However, India is not a country related to the supply chain of the Chinese investment boom and the investment overcapacity. This is a positive, combine that dynamic with the election of Modi here in India and some real structural reforms that are underway, you have to get excited.
To some extent my prediction that India will emerge as one of the fastest growing economies in the world, large economies in the world is based on a slowdown elsewhere in other countries and also the hope that some good things happen here.
Menaka: Around 7.5 percent was the target last year, we will see the final figures when the Chinese government releases them in a short while from now but do you think they will manage to do between 7-7.5 percent?
A: They may have and in fact on a short-term basis what China reports this year or this quarter is relatively unimportant in my world. I like to look at a longer perspective and when you look at a longer perspective the risk to the Chinese economy is down and not up and that has implications for everything that they use.
When I talk about commodities that the Chinese investment story really has, we are talking about iron ore, lead, steel, zinc and copper. These are commodities that are industrial or investment commodities; those are commodities for which I am generally bearish because of the slowdown in China.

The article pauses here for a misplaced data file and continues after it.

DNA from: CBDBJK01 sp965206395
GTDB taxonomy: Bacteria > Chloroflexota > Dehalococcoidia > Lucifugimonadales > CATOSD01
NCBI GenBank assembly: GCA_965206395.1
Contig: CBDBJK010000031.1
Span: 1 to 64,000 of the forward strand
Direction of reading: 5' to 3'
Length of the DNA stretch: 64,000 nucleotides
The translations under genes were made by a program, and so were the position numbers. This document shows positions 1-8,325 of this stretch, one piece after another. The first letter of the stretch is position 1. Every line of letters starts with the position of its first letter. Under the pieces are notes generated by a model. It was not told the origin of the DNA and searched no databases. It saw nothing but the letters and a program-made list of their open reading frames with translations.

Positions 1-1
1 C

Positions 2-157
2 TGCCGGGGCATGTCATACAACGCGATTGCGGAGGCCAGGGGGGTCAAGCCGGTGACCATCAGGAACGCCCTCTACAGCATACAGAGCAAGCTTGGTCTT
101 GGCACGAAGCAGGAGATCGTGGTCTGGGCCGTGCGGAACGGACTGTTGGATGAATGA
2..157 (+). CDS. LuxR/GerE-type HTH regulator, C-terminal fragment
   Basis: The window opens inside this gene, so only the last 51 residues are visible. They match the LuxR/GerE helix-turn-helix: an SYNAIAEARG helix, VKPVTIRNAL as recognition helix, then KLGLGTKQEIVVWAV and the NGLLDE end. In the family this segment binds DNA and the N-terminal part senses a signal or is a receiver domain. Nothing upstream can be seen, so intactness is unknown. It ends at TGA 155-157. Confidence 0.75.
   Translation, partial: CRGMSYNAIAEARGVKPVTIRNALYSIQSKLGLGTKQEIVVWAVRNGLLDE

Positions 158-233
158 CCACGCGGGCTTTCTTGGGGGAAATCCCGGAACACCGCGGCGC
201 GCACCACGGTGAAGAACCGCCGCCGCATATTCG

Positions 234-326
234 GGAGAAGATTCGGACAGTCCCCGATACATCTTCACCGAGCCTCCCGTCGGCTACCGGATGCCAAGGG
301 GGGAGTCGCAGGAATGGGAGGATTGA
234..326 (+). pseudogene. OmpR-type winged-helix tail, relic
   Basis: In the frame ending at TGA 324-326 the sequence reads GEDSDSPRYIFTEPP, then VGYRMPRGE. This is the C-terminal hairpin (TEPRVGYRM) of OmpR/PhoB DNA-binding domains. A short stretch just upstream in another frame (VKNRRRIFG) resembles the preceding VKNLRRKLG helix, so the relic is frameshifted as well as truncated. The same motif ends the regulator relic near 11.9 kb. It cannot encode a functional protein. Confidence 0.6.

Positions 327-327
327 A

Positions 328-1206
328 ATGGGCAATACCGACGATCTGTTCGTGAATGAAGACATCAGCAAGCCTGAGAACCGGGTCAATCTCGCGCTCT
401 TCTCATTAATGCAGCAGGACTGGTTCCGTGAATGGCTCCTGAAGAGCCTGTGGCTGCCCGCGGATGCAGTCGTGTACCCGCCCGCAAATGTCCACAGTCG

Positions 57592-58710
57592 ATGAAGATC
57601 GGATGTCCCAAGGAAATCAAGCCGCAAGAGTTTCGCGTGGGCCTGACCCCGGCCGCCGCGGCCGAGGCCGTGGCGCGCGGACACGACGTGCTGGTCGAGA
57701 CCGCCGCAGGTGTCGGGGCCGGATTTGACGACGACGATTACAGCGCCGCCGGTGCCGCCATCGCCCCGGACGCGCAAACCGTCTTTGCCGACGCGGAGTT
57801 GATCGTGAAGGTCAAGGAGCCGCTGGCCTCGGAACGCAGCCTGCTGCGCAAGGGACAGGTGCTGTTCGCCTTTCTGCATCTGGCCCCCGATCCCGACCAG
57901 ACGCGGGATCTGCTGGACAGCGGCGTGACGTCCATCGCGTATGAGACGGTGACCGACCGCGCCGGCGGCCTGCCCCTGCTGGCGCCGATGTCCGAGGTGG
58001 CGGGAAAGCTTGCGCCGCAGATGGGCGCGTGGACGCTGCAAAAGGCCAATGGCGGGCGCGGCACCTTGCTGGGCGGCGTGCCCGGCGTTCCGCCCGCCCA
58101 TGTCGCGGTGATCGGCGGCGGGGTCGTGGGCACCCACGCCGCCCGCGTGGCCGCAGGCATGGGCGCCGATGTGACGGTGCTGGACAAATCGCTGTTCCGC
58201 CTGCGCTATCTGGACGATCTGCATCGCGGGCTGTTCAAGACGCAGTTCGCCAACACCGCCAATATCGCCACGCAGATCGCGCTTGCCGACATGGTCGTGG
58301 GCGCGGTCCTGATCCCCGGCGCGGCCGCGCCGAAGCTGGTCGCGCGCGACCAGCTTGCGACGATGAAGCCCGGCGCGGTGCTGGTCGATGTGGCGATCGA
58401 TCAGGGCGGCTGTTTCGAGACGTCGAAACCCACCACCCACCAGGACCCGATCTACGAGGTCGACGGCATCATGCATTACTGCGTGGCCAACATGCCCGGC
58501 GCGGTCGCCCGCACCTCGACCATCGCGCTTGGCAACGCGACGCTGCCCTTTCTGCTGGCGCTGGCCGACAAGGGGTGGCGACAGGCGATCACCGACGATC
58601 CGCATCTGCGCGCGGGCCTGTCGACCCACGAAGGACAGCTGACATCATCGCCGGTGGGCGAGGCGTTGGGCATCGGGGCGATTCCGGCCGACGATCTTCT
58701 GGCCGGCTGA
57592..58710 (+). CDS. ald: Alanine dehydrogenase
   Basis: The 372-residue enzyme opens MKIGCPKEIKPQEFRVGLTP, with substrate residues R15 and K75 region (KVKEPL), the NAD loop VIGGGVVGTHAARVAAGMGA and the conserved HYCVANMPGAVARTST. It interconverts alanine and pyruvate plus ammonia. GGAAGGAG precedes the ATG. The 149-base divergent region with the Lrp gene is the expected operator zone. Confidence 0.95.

In particular, even as Chinese economy slows from 7.5 percent to maybe 7-6.5 percent, I think they will hit a five kind of print in next five years.
When they see a gross domestic product (GDP) number at that range you will see a shift of the growth rates in China away from an investment-led story towards a consumption-led story and that then ties into my world view of a consumption boom that is about to happen and that consumption boom will affect other commodities in particular, the soft commodities and energy commodities. So that is where my world view comes into play which is a shift away from investment commodities towards some of the consumption commodities.
Menaka: What is your outlook on crude oil prices? Do you expect that we will see them range between USD 50-80 per barrel for an extended period of time, maybe a year or two or are you expecting a quick bounce back based on the hypothesis you just shared with us?